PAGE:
Nestlé, Number 1 in the Global Food Industry, 150+ Years Old and Continues to Show the Ability to Change with the Times

If you’re interested in the global agrifood industry, then, it’s useful to keep tabs on what Nestlé is up to! At $93bn (2019), its annual sales make it far and away the biggest food & drink company in the world and its market capitalisation (value in the eyes of the market) is close to $300bn. Number 2 and far behind in the global league table is PepsiCo, with sales of $67bn and market cap. of $200bn.

Nestlé is on the news recently! In late-2020, the company acquired Freshly a US subscription-based fresh-prepared meal delivery service for $1bn (it had taken a minor share in 2017), and last week they snapped up UK recipe kit business Simply Cook, a similar business. Nestlé is on a mission!, as it continues to grow rapidly its home delivery business in the wake of Covid era.

We’ve mentioned that “Big Food” took a good bashing during the 2015-2019 period, only seeing sales recover oddly enough during the pandemic as “locked-in” consumers rushed to buy previously out of fashion comfort foods with trusted brand names. Kraft Heinz is a classic case in point. Kraft & Heinz were put together by majority owners 3G Capital and Berkshire Hathaway in 2015. Analysts liked the zero-based budgeting approach and focus on slashing costs but its products looked increasingly old-fashioned. Its current share price is one-third of the high point in early-2017.

How has Nestlé performed during the torrid 2015-20 period for “Big Food”? Better than most! In 2018, USA investor activists targeted Nestlé intent on waking up the sleeping Swiss giant! Well aware of the slow rate of sales growth in developed economy fmcg markets, Nestlé’s Board acted out of both previous practice and character in hiring a new CEO who (a) was not from within the company and (b) who had a non-food and non-fmcg background. Since early-2017 to late-2020, Nestlé’s share price has risen by around 40%. Its focus on “at home” products, rather than food service has been helpful during the pandemic.

Under Mark Schneider’s (the new CEO) leadership, the company has taken a middle ground of setting more challenging profit margin targets and undertaking needed reorganisation within the company. He re-established the need  to grow the “top line”, i.e. sales. Organic sales growth at Nestlé had fallen from 7.5% p.a. in 2011 to 2.4% in 2017, slowed down by food price deflation, changing middle class diets in Europe and North America, and sluggish growth in emerging markets where young consumers are spending more money on digital products than on confectionery! Initiatives taken over the past 2 years include:

  • Increasing speed to market for new products. Nestlé was looking slow-footed relative to startup brands who had strong social media and e-commerce skills. Schneider’s view was that taking 3 years to launch a new car was acceptable but not for a chocolate bar! Garden Gourmet plant-based burgers were launched in Europe in 2019 and the improved “Sensational” burger in 2020. Nestlé Purina offered an allergy-busting cat food. As mentioned in last week’s “NPD and more” nugget, a R&D Accelerator has been established for dairy and plant-based dairy products;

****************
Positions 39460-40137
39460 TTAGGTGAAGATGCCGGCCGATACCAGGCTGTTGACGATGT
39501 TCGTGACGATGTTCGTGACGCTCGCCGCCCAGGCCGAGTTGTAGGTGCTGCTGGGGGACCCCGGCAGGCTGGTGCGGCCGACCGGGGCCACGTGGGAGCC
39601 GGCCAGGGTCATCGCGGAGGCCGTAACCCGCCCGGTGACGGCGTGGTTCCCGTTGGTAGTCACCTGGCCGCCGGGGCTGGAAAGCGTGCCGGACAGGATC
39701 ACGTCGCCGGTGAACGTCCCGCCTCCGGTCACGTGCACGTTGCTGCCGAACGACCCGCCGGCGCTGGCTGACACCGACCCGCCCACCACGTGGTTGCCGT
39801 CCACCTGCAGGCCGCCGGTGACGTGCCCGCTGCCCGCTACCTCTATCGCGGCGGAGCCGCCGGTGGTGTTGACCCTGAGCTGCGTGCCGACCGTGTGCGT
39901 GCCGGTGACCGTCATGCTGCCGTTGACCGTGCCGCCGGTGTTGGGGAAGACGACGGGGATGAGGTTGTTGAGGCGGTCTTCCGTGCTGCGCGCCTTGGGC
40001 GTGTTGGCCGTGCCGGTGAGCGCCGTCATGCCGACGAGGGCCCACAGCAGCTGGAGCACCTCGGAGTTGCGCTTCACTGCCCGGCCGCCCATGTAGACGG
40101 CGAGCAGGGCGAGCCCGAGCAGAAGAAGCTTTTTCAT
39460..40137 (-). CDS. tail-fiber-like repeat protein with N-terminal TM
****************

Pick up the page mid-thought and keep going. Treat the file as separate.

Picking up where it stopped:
• Transformative deals were negotiated such as the licensing of Starbucks coffee for sale in any retail outlet apart from a Starbucks café;
  • An aggressive acquisition strategy, such as adding businesses to its nutritional health division and, in late-2020, paying $1.5bn  for startup Freshly, an American home delivered healthy meal business, and recently acquiring SimplyCook and a majority stake at Mindful Chef in the UK. Underperforming and/or slow growing businesses have been sold – such as its American ice cream brands in late-2019, and selling the majority portion of its European packaged meat business to a Spanish specialist meat company;
  • Increasing its share of premium products in the overall Nestlé portfolio (e.g. the “super  snobbish” “flat white over ice” Nespresso pods) and pinned its flag to the mast of plant-based foods as a driver of future sales growth;
  • Making a substantial statement about its concerns and  actions on sustainability issues – apportioning a budget of $3.5bn to combat climate change, including $1.3bn to work with farmers on regenerative agriculture, pledging to make all packaging recyclable or reusable by 2025 (Nespresso pods by 2022);
  • Rejigging its China portfolio (next to the USA, China is Nestlé’s 2nd biggest market) by concentrating on infant nutrition, coffee, confectionery and pet care and selling its canned food business (Yinlu).

“Big Food” has taken a bashing but Big doesn’t have to be Bad. Scale brings access to huge resources and, when guided by astute senior management, ensures a 150 year old company’s products and services meet the needs and wants of 21st Century consumers.  

Iconic staircase at Nestlé Headquarters. Vevey. Image Source Domink Gehl.

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About the authors
Prof David Hughes: Around the world, David speaks to senior agribusiness and food industry managers about global food industry developments that are and will affect their businesses and industry. Energetic, engaging, humorous and insightful, David gains the very highest evaluations at seminars, conferences and Board level discussions in every continent he visits. Miguel Flavián: works for several Spanish organisations and companies to help them to learn from the developments of the British grocery market and improve their business back home.
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